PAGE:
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12 Good Commercials I Found by Accident

I say that I stumbled on these ads "by accident” because it’s my job, my ongoing mission, to find the absolute worst ads in the world. So enjoy these gems, because next week, it’s back to the same old manufactured vitriol.

There is nothing more depressing than year-end lists. They represent everything that is terrible about the human race. When I say I found these “by accident” it's because its my job, my ongoing mission, to find the absolute worst ads in the world.

You won't find any of these commercials in the predictable page-view grubbing listicles you're used to seeing on other sites, so enjoy these gems—which are in no particular order—because next week, it’s back to the same old manufactured vitriol.



This is the strangest ad from a series of strange ads for chocolate-dipped Altoids by the ad agency Leo Burnett in Chicago. The concept owes much to the insane Skittles commercials (my favorite: the amazingly dark “Touch”), but this is fucking advertising, not art. So if you “borrow” to make something good, something that works, good for you.


Y&R Peru recently produced a wonderful series of short commercials for Cristal, a beer brand of União Cervejeira SA popular in Chile. The ads all bring a smile while establishing Cristal as the unofficial sponsor of street football—a really smart strategy ahead of the World Cup in Brazil next summer. The above spot, “Goal Width,” and “Sky Boxes,” are my two favorites. See all nine of the ads here.


Ad agencies worldwide lineup for the chance to produce pro bono work for the freedom of the press nonprofit (of note: these great award-winning print ads). BETC, a Paris-based agency, obviously doesn’t have money to spend on marketing, which shows in their latest ad—essentially a bunch of print ads turned into a commercial. It is effective, though.


Devondale Farms is a co-op of more than 3,000 farmers in southern Australia. This spot would have been snappier as a 15-second commercial, but it’s still a funny, dark ad done by Marmalade in Melbourne. The second commercial, the “Man Child” campaign, will definitely make some husbands squirm.



After all these years, Doyle Dane Bernbach and its worldwide offshoots still retain the VW account. And for good reason. This spot, via DDB Tribal in Germany, is plain fucking bizarre yet still manages to deliver the main benefit clearly and memorably—just like the Mad Men era ads did.


“Less is more” is a trite and irritating phrase, but it’s one of the few absolute truths in advertising. And simple ads stand out even more these days, what with all the noisy over-produced “viral” video diarrhea flowing out of “tech-savvy” agencies in search of massive amounts of “eyeballs.” Bravo to Nørregade and Danish ad agency LoweFriends for keeping it fucking simple. Great casting, perfect voiceover.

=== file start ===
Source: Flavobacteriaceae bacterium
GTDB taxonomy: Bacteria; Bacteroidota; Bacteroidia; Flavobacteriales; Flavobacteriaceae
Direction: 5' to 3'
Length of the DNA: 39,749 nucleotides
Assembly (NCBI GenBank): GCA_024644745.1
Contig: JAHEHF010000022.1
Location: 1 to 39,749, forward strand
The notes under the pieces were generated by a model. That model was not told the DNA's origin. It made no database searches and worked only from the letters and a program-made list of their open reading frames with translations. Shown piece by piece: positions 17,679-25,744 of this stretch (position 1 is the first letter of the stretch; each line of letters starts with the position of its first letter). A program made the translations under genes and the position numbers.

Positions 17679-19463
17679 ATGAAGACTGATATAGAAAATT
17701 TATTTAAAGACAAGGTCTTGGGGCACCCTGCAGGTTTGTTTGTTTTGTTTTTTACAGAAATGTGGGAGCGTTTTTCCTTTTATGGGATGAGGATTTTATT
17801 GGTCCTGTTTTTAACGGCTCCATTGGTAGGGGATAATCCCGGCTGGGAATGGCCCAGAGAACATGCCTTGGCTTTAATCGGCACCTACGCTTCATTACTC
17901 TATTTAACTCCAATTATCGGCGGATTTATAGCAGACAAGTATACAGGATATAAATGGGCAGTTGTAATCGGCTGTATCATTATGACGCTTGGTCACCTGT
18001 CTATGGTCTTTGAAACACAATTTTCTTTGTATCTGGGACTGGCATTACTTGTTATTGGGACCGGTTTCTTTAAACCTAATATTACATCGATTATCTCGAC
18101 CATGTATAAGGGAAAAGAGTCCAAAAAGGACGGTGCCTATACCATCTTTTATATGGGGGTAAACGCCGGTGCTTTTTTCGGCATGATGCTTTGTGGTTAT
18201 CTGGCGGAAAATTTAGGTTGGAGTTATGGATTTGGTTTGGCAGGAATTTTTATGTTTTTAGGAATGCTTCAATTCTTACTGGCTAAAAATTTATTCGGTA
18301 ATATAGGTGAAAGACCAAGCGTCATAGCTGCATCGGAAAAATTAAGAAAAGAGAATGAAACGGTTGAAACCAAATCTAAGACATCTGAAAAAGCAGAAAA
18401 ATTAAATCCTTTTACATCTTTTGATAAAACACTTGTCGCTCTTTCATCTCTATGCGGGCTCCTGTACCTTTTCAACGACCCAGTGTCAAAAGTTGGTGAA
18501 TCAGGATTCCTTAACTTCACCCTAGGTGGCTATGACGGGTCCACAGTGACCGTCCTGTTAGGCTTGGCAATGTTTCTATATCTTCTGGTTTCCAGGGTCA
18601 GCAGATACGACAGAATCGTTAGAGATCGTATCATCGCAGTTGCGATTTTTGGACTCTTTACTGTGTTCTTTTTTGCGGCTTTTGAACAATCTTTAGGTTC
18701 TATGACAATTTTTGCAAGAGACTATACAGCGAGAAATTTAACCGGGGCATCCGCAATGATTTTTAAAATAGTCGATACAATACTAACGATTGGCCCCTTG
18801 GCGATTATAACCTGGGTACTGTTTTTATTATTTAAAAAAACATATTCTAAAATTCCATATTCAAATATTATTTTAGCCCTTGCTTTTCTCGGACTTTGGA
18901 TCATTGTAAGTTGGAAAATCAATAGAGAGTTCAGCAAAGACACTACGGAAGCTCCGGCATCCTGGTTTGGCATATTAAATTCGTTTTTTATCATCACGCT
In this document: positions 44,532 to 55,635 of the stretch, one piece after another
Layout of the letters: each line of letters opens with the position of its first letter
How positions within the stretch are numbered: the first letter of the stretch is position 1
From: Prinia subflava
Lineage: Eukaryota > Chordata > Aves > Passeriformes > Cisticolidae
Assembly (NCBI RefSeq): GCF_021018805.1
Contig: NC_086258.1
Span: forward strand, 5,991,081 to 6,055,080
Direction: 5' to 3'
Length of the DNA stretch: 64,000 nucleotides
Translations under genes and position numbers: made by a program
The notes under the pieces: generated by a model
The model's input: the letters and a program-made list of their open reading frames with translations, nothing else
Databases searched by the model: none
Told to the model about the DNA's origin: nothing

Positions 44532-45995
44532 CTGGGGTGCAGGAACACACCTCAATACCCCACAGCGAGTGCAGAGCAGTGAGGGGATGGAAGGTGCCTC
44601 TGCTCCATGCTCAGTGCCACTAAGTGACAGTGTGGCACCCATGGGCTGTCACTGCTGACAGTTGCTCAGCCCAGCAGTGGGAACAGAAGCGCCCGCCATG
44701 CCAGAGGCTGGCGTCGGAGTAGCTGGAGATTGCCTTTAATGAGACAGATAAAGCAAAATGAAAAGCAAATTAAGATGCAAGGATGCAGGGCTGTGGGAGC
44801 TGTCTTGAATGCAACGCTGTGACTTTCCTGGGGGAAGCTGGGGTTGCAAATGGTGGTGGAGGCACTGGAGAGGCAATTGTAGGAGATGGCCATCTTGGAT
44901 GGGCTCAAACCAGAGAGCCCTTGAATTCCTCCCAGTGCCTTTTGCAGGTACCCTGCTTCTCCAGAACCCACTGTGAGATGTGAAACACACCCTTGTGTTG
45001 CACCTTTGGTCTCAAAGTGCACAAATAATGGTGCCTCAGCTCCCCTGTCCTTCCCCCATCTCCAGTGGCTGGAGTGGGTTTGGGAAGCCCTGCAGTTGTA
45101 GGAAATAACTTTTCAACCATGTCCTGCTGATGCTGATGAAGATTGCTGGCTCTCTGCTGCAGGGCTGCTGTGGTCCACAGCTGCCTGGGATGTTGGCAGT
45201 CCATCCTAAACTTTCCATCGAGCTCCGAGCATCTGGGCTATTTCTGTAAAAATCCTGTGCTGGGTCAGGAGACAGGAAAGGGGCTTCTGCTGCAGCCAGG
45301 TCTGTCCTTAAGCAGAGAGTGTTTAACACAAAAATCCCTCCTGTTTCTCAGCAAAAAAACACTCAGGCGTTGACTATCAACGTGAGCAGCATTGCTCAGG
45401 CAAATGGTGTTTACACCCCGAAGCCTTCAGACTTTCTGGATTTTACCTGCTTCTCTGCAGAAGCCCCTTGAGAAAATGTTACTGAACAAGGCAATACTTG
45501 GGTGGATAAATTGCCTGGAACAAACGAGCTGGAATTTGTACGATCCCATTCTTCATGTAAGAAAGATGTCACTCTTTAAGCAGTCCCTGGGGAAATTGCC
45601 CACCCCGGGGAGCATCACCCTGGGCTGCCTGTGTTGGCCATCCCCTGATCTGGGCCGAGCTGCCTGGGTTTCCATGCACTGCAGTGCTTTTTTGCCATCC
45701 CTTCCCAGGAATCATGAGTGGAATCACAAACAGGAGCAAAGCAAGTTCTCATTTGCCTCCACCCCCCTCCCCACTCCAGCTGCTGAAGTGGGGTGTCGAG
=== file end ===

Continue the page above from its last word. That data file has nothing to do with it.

Theo Delaney directed this classic British commercial from 1990. No, those aren’t the procreators of some of the biggest monsters of the 20th century—they’re patients at a London old people’s day center who unwittingly posed as the parents. A dirty trick for sure, but at the time, the general public actually thought this was genuine archival footage. The spot won a Silver Lion at Cannes that year.


Staying in the 1990s and in the UK, this 1999 commercial for the “Indy” is again (sorry I keep bashing the shit out of that poor dead horse) so simple because BIG ideas aren’t born in bullshit round-table meetings about “native” advertising or at a high tech production house. They’re created on a blank page/screen, usually by one person, two at the most.


Ad agency: Lowe, London.


Another classic commercial, from 1997, for Postbanken, a Norwegian bank that offers its services through the country’s post offices. The actor is Ernst-Hugo Järegård, a cult hero in Sweden. He was one of director Lars von Trier’s favorite actors, having worked with him on Europa. For me, this is the most honest financial ad ever created—which ain’t saying much, but there it is.


In-house video for FREITAG business bags. Dilemma: you have a tough business bag and a lot of cool designs you want to show in your commercial, but you don’t want to be boring about showing them but you still want to show them in a business environment. I think this solves it perfectly. The boss casting and the nice quirky original music add polish to the execution. I’d buy one.


This Russian spot from 2009 shows our hero searching for the office of a fly-by-night insurance company, “Vigvam.” This is, basically, the same concept Geico is running right now with their asinine Maxwell the pig commercials, except this ad, from an unknown agency, is clever and entertaining.


Unlike most of you, I grew up in the nearly ironic-free 1970s, when pure 100 percent cheese was accepted as is, without snark. Which is why I love this 1976 commercial, as is. It’s perfect. As you probably know, Detroit is fucked beyond belief at the moment, so much so that Christie’s is currently valuing the Institute’s 2,800-piece art collection for the city’s Emergency Manager. Preliminary estimates of the artworks’ value range between $452 million and $866 million. Private donors are trying to raise $500 million to help keep the art in city hands.